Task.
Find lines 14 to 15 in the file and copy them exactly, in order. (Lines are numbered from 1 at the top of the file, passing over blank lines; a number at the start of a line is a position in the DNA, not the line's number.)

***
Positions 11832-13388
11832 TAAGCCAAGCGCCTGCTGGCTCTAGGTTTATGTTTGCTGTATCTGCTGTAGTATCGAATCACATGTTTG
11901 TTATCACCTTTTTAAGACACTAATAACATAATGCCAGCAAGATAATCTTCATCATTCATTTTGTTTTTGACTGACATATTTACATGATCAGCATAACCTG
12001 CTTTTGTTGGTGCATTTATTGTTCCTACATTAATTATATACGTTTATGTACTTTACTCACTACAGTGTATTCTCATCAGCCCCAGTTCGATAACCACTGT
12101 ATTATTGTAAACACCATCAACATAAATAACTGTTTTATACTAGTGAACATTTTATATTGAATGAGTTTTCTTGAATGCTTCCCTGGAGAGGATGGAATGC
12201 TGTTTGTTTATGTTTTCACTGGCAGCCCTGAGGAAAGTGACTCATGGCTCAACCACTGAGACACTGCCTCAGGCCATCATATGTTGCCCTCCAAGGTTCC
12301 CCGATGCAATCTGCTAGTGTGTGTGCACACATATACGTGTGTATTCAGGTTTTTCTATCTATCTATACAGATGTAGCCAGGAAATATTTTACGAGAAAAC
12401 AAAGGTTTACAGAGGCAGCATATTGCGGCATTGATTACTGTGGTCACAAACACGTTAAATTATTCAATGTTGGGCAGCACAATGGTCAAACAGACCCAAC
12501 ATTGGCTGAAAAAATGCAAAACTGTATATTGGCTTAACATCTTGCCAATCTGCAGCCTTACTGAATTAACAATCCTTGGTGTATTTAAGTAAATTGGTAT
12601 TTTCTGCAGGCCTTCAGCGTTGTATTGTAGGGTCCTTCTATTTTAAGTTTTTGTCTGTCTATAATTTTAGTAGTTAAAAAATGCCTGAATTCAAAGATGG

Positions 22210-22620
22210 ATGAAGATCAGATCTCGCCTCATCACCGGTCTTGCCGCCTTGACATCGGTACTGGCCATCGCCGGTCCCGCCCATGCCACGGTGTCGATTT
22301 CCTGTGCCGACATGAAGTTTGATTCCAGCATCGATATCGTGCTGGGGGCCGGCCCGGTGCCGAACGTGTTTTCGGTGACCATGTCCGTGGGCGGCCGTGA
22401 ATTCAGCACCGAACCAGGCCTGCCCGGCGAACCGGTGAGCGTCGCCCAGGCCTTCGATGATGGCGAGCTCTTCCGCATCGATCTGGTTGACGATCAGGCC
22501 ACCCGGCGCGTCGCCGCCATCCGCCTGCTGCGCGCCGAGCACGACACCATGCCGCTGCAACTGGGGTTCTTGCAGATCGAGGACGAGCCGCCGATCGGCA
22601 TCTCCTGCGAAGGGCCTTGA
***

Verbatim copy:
22401 ATTCAGCACCGAACCAGGCCTGCCCGGCGAACCGGTGAGCGTCGCCCAGGCCTTCGATGATGGCGAGCTCTTCCGCATCGATCTGGTTGACGATCAGGCC
22501 ACCCGGCGCGTCGCCGCCATCCGCCTGCTGCGCGCCGAGCACGACACCATGCCGCTGCAACTGGGGTTCTTGCAGATCGAGGACGAGCCGCCGATCGGCA